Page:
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The best thing about working “in education” is, undoubtedly, the summer. Oh wait, I mean the kids - the best thing is the kids. Wellllll, no - sorry! - it’s the summer, as much as I do love the kids (at least when I’m not responsible for the choices they make, the lessons they learn, the things they say, and the thoughts they think!) For me, having this uninterrupted time to immerse myself in interests and friends old and new, deepen my connection to my home, neighborhood, and region, travel, keep hours regular or irregular, and be with family, is a treasure I guard most jealously; it is a great, fatty, nourishing privilege. For me, just as it is for many children, summer is the Land of Space and Time Enough, which really is the only land fit for human habitation. Each year, I have the space and time to connect with what’s really happening in my inner life; I can let the changes which constantly brew there wash over me. I can, like the flora, exult in a state of robust health and growth. Having significant time in which to direct my own activity makes me feel very, very rich indeed, and in possession of myself, or, to put it slightly differently, free

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Commencement Speech 2015

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I am really honored and flattered to be asked to speak again this year.  It’s always a pleasure for me to fabricate heady rhetoric. So, thanks guys.  But actually, you know, after they asked me to speak, I went to them - maybe it was just Kiran, and I asked him who he would really like to speak, and he said Steve Buscemi, of course.  I found Mr. Buscemi on americanspeakers.com and there was a form to request him as a speaker - the lowest fee you could offer was $5,000, so I offered that and added a note that really I was really only offering $250.  We didn’t get a response.  So you’re stuck with me.  

So, when I was working on this yesterday at school one of our youngest students approached me and asked if he could help, and I accepted the offer, and I’m going to begin with his contribution:

"Here ye, here ye, I am a pirate.  You will be missed.  Maybe see you on a visiting week."

Alright.  Here we are: you’re about to graduate.  Though, it’s a little weird to even call it “graduation” here, isn’t it?  Because - as we all know - at this school the curriculum is responsibility and the method is freedom, and so the content of what a student actually does here - what they “work on” - is different for each one; and ultimately, the curriculum is just their own person, their own genius.  

So - what does it mean to graduate here?  The transcripts we give you say that really only you can tell us.  When I was thinking about this I was reminded of a passage from the prologue to East of Eden by John Steinbeck, which I read over and over again in high school.  (I have done some slight editing to bring Mr. Steinbeck up to date politically.)  Goes like this:  A [person], after [they] have brushed off the dust and chips of [their] life, will have left only the hard, clean questions: Was it good or was it evil? Have I done well—or ill?”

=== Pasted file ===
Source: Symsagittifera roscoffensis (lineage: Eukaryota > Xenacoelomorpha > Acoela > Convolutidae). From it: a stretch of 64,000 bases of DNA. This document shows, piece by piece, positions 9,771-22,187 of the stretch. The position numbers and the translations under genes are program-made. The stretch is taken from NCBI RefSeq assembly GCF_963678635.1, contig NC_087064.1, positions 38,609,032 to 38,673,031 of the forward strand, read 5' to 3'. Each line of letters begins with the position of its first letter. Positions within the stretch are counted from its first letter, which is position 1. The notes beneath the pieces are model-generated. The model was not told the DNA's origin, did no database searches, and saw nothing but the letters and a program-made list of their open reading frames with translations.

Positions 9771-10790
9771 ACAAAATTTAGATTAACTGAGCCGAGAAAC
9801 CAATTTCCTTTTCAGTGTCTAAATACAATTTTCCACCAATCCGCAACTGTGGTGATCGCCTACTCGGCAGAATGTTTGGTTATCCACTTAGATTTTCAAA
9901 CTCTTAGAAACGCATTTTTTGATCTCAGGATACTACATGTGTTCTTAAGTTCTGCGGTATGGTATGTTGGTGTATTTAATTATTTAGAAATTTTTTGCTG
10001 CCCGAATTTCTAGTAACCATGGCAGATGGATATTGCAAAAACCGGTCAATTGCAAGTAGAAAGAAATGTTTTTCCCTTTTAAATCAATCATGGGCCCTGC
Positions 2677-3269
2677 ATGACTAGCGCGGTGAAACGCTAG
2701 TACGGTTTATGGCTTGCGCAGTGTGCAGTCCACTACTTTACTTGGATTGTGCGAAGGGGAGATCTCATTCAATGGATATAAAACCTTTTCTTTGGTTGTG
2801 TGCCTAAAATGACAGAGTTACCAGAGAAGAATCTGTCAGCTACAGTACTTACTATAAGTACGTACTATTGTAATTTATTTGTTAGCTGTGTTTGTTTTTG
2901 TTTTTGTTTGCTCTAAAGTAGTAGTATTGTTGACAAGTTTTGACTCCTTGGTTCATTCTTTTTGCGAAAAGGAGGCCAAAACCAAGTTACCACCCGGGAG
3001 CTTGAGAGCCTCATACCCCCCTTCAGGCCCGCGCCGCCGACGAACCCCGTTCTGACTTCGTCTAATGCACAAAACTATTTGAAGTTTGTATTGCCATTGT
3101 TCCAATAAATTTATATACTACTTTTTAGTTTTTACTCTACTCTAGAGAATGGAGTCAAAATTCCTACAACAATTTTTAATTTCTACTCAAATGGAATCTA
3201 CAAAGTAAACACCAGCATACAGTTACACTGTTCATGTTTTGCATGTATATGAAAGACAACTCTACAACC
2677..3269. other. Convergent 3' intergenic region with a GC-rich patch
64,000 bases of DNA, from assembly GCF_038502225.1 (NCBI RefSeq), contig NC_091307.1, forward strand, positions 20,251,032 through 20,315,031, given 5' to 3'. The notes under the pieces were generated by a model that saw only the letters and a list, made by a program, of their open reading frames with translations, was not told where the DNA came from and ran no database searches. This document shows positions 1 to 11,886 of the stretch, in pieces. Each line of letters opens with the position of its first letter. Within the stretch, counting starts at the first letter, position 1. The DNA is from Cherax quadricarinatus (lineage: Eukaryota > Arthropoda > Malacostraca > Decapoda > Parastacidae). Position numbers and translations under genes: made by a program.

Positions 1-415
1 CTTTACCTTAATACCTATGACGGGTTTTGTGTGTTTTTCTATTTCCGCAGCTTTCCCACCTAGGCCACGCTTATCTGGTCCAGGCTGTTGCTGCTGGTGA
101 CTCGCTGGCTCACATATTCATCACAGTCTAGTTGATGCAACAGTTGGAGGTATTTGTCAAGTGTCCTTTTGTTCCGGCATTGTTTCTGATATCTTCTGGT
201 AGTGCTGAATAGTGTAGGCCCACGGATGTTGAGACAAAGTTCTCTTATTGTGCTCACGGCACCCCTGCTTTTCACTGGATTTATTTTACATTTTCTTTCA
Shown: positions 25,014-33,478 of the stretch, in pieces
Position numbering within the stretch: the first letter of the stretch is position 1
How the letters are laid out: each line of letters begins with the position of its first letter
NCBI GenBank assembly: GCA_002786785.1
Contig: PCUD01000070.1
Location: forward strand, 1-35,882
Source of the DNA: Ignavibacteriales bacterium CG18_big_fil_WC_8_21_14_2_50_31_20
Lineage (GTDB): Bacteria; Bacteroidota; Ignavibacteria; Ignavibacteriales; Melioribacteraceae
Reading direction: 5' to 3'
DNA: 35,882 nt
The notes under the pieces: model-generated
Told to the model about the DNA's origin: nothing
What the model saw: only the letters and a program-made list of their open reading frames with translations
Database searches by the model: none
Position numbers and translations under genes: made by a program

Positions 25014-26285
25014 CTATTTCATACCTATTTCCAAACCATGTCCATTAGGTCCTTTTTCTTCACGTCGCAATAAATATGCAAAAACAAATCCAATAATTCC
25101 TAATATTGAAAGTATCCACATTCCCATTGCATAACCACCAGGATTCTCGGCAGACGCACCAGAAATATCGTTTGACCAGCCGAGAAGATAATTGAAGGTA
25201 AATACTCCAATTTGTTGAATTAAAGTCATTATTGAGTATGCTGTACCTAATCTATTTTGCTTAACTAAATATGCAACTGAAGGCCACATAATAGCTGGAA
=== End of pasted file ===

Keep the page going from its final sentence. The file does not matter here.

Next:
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Pursuing your Passion

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“Having space and time to develop and pursue a genuine passion” is one of the aspects of HVSS that gets a lot of airtime in our PR materials and Open Houses.  Yet, it can be a little misleading - it may give the impression that every student at school is constantly engaged in a specific and well-

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Learning to Unplug from the Cultural Grid

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Upon entering the doors at the Sudbury School for the open house, I noticed that there was no one available to engage my expectations for the usual handshakes and prepared introductions. Instead, warm but non-intrusive faces said hello, spaciously waiting for a hint of what we needed as visitors. It also felt like no one owned the building, space, or school, but instead expected that you should fill it as you like, not with “egoic mentalizations” that reflect the proscribed culture and conditioning we are accustomed to. At once I felt that I had to allow myself more space. A short while later, I had the recognition that all that hand shaking and greeting I am accustomed to is actually a kind of “sell.” “Sell” is the norm of the culture I was brought up in. In my family and community and schooling, you sell yourself by becoming articulate, learning how and who to hang with and when to drop names and by adorning proper handshaking. This way you will let people know you belong to the “right” club, or are cut from a certain cloth. Hence, it was an old and recognized structure in me that felt the respectful peace and non-pressured atmosphere at Sudbury as a discord. But as I challenged my usual internal frame, I also experienced it as hugely relaxing and pleasurable. Here there was no one imposing their will on another. After a while of exploring the physical space and finding their own way around, the group assembled to answer questions for the visitors. Again there was a deep peaceful space that was palpable as I calmed my “ready to step-up and fill the void self” back down again. Instead, I was able to notice what I can only describe as the roominess to be.

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Contact Us

Hudson Valley Sudbury School

84 Zena Road
Kingston, NY 12498
 
Phone: 845-679-1002
Fax: 845-679-3874